Chinese is arguably one of the most difficult languages to learn, but scholars are still wondering if younger children would benefit from learning the language. Young children have proven to be able to learn different languages much more quickly than older children and adults.

Schools across the United States often have immersion schools for German and Spanish, but Chinese is starting to become more popular as well. In fact, it is nearly the most widely spoken second language.

This is because Chinese translation is becoming more important for business in America and other countries, and people want to equip their children for a successful future.

Confucius Institute Helps Elementary Classrooms Learn Chinese

In order to create a pipeline of students who will continue to learn the Chinese language after high school, several different universities across the United States that have Confucius Institutes have started elementary programs for K-12th grade students to learn Chinese in the classroom.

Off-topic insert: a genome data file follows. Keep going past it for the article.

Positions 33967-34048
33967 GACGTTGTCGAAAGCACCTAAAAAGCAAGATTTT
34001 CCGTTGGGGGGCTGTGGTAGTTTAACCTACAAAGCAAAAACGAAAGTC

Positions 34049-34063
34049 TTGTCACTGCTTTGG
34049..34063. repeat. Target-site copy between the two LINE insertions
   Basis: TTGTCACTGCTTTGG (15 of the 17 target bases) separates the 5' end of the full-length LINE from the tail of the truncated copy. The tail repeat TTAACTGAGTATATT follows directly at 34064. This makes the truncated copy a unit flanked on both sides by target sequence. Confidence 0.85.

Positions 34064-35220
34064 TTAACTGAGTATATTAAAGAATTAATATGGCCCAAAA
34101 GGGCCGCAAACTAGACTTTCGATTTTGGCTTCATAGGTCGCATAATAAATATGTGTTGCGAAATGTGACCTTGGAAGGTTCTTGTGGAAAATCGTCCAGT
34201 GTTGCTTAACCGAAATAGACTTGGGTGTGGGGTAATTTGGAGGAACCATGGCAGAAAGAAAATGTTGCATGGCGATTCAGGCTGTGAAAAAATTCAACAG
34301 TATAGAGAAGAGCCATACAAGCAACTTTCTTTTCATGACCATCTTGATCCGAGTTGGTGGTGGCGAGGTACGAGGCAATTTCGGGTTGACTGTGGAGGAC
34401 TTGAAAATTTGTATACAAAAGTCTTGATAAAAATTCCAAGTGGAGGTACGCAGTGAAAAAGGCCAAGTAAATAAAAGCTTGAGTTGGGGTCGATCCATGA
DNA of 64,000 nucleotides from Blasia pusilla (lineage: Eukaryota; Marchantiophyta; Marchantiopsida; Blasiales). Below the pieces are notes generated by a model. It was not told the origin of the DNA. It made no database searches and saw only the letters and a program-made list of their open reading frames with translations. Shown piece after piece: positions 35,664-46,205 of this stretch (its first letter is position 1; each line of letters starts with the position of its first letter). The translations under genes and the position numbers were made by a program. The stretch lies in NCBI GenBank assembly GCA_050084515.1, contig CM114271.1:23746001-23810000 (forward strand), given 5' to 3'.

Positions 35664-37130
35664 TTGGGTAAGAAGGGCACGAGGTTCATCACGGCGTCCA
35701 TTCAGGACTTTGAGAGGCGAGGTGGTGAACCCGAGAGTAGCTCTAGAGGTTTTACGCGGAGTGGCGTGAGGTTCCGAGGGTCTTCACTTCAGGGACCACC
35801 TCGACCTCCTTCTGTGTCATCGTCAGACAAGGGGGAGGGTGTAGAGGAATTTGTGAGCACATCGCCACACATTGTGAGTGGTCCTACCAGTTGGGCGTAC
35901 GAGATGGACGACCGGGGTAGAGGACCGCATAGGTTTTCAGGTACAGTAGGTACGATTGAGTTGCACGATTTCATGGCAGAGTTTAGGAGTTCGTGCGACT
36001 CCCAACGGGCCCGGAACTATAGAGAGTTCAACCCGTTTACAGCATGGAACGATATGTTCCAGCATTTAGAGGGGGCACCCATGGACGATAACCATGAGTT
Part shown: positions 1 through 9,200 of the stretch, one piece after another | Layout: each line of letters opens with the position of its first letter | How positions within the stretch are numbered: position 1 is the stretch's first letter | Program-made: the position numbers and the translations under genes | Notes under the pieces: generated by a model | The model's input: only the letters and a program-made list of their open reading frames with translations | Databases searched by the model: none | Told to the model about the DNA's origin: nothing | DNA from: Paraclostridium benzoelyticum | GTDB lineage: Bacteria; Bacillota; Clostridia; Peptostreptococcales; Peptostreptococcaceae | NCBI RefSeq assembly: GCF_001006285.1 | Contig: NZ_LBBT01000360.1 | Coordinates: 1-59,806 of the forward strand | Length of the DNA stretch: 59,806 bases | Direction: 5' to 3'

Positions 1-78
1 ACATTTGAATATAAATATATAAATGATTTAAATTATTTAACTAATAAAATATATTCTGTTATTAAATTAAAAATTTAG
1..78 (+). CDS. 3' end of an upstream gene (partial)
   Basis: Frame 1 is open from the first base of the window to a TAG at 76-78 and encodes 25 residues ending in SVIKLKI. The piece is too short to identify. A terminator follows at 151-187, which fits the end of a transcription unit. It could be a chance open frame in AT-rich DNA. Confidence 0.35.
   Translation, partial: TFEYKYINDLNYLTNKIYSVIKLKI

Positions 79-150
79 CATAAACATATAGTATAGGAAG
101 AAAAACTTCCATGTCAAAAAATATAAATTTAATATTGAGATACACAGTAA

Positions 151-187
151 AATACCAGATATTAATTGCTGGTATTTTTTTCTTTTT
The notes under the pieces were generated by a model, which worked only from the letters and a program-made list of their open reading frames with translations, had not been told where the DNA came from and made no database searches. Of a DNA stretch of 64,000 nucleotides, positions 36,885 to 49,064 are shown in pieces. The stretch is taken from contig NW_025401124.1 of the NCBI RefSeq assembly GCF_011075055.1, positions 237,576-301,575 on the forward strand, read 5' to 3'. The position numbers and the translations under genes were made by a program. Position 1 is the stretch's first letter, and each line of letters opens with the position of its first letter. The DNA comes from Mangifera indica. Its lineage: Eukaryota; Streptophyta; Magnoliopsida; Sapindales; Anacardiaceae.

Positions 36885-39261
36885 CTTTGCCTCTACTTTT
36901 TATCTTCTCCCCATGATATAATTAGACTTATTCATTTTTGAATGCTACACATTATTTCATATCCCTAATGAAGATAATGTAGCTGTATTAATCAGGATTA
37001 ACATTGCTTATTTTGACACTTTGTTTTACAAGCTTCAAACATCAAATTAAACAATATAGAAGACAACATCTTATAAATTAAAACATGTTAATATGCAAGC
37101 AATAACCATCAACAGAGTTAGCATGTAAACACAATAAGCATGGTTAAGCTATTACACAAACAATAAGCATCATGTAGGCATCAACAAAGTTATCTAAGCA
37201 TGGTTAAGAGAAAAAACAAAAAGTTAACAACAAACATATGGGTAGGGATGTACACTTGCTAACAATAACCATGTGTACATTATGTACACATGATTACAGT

They have also provided scholarship programs for high school students to take college language classes while they are still in high school. The credits they earn can be applied to many different colleges.

The idea behind the programs and scholarships is to encourage students to develop more in-depth language skills so that they can possibly go on to careers where they will be able to provide professional translation and Chinese business translation.

China’s Confucius Institute has been around for a while, but it is still gaining popularity especially now that Chinese is becoming more globally spoken. The Institute was created to teach people more about the language and culture of China, and it has done this through Chinese translation and language programs as well as through theater and the arts.

In 2006, the United States opened its universities to the Confucius Institute, allowing classes and programs to be taught inside already existing schools.

Learning Chinese Can be Important for Business Students